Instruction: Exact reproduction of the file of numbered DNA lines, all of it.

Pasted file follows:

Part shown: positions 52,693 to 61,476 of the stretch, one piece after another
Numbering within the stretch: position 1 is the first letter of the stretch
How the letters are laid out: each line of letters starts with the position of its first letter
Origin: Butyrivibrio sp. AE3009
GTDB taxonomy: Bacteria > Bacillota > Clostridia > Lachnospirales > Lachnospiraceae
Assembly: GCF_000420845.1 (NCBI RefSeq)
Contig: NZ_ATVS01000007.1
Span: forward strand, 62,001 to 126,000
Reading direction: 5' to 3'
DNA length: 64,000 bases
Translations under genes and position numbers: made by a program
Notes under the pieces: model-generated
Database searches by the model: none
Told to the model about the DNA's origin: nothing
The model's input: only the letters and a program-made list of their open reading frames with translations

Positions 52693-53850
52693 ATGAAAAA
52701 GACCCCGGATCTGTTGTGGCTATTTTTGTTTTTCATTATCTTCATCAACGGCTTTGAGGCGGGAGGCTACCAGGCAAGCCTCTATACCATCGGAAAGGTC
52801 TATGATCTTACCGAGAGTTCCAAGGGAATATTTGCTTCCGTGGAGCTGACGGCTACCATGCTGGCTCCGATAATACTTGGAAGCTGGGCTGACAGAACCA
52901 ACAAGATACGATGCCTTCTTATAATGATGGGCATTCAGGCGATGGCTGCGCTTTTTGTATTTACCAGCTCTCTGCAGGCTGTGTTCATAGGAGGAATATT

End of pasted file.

Part shown: positions 52,693 to 61,476 of the stretch, one piece after another
Numbering within the stretch: position 1 is the first letter of the stretch
How the letters are laid out: each line of letters starts with the position of its first letter
Origin: Butyrivibrio sp. AE3009
GTDB taxonomy: Bacteria > Bacillota > Clostridia > Lachnospirales > Lachnospiraceae
Assembly: GCF_000420845.1 (NCBI RefSeq)
Contig: NZ_ATVS01000007.1
Span: forward strand, 62,001 to 126,000
Reading direction: 5' to 3'
DNA length: 64,000 bases
Translations under genes and position numbers: made by a program
Notes under the pieces: model-generated
Database searches by the model: none
Told to the model about the DNA's origin: nothing
The model's input: only the letters and a program-made list of their open reading frames with translations

Positions 52693-53850
52693 ATGAAAAA
52701 GACCCCGGATCTGTTGTGGCTATTTTTGTTTTTCATTATCTTCATCAACGGCTTTGAGGCGGGAGGCTACCAGGCAAGCCTCTATACCATCGGAAAGGTC
52801 TATGATCTTACCGAGAGTTCCAAGGGAATATTTGCTTCCGTGGAGCTGACGGCTACCATGCTGGCTCCGATAATACTTGGAAGCTGGGCTGACAGAACCA
52901 ACAAGATACGATGCCTTCTTATAATGATGGGCATTCAGGCGATGGCTGCGCTTTTTGTATTTACCAGCTCTCTGCAGGCTGTGTTCATAGGAGGAATATT